Our myths are broken.  With the aid of time machines travelling in any directional illusion, we'd likely find a distribution of decent people acting decently and a minority of bad actors acting badly.  And, I'd hazard to guess that in each period of any cycle, there'd be a complacent set for whom systems are working fairly well and for whom incumbency preservation is the mandate.  I suspect there'd equally be a large set operating under some imposed (self or other) subjugation for whom "change" would be the prayer.  Idyllic pasts are infused with as much revisionism as prophetic heavens.  And neither exist outside of escapist delusions.  From the Eden and Babel stories of a god that fears the created aspiration of his alleged own creation to the transcendental narcissism of sublimated auto-enlightenment, it's time that we discard the illusion of "creating a better" anything.  Our challenges do not arise from an absolute absence of anything other than our capacity and discipline to perceive and discern.  And when we organize our impulse towards a "better" outcome, it would be pretty helpful to accurately define the condition we seek to leave and the metrics used to discern arrival.  I'm getting dangerously close to a nut allergy around the "change for better" clamoring that I hear.  I'm far more interested in repurposing, co-opting, and inviting the system that is in place to consider its own self-interest in making things work with greater persistence and generative sustainability.

You can't see "diversity".  None of the social descriptors I used to introduce the assembled were effective at describing the life-force stewarded by each individual.  The more explicitly grounded to purpose and productive experience, the more effective the contribution; the more dissociated, the less effective.  And you'll notice that I referred to all the gathered as stewards of heritage.  None of them "were" the labels that can be irresponsibly applied.  The diversity that matters is that derived from assimilated experience and is manifest in receptivity to impulses to and from self and to and from others.  Our phenotypic profile is meaningless if we cannot enlist it to reintroduce our native self in engagement with the collaborating ecosystem.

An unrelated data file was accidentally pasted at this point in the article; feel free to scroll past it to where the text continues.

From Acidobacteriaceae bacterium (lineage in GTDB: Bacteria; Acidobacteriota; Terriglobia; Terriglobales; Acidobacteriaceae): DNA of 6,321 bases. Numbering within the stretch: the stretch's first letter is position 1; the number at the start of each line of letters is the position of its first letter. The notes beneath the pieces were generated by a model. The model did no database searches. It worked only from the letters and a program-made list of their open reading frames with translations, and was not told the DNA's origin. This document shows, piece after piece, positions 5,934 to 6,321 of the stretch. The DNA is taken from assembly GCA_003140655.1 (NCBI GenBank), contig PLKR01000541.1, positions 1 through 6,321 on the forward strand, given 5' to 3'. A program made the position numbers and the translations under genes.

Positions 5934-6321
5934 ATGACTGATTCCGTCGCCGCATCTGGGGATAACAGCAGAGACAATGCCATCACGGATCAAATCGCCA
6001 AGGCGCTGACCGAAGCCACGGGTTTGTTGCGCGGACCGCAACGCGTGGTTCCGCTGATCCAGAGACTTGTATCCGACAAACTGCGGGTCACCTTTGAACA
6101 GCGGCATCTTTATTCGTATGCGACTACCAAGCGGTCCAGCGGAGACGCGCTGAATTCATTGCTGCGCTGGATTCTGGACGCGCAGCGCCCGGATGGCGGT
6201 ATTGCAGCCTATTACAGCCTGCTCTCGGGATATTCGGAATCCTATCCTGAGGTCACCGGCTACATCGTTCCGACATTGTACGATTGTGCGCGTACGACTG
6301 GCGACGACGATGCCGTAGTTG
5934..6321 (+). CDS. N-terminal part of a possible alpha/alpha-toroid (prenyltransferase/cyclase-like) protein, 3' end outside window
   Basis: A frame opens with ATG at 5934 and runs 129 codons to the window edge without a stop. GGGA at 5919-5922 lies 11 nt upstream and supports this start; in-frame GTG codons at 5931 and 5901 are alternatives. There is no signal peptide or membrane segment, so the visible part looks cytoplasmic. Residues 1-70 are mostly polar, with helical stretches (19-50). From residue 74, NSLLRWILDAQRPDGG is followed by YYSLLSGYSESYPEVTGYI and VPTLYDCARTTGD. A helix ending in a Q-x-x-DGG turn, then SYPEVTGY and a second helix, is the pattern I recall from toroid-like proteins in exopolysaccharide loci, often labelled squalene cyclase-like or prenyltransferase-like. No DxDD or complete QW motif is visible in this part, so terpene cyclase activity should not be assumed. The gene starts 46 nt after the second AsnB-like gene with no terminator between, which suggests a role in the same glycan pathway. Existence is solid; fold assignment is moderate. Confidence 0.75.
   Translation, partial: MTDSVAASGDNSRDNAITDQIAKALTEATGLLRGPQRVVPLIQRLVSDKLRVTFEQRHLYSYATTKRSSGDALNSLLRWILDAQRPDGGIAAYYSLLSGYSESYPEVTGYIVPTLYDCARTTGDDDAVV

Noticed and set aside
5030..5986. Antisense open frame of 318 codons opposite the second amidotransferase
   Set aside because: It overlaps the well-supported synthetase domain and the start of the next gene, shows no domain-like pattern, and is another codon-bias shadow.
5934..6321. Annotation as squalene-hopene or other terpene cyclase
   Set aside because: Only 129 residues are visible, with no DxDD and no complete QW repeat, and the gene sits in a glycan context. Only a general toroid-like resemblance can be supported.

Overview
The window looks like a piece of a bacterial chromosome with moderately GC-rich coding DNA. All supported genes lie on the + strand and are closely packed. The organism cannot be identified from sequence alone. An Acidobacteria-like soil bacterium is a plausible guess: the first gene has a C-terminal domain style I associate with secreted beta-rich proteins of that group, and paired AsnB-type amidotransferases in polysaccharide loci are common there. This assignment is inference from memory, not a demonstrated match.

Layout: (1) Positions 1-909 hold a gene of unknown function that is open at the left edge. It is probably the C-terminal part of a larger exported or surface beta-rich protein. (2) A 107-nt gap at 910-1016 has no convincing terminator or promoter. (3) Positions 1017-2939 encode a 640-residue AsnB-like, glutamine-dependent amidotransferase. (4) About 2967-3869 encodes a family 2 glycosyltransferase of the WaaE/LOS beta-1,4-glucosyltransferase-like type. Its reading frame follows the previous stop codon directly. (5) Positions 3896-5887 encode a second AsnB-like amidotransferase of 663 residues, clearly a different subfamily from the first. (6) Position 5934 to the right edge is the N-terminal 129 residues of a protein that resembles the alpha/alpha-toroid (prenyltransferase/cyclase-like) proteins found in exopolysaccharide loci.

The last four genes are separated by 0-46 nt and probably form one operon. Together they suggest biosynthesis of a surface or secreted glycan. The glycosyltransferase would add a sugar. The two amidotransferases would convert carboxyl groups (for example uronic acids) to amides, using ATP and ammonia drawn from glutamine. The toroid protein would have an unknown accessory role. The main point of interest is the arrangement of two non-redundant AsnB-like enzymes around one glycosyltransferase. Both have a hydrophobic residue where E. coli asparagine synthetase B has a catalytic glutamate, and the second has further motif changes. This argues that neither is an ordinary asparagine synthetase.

Today was a great day.  The last several days were amazing and filled with productivity infused with fellowship.  I'm better for it and I trust, in its sharing, you picked up a little taste of what went down in our neighborhood.  But what really hit home was my resolution to live with all I've got now; make an impact; be stunning; be brilliant.  In that way, I'll continue to avoid the procrastinator paradox of piling into tomorrow what I should have engaged today.  Best of all, I'll be working with great people - as I was this weekend - with whom I'll get to celebrate the delicacy of each cumulative moment.

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Thank you for your comment. I look forward to considering this in the expanding dialogue. Dave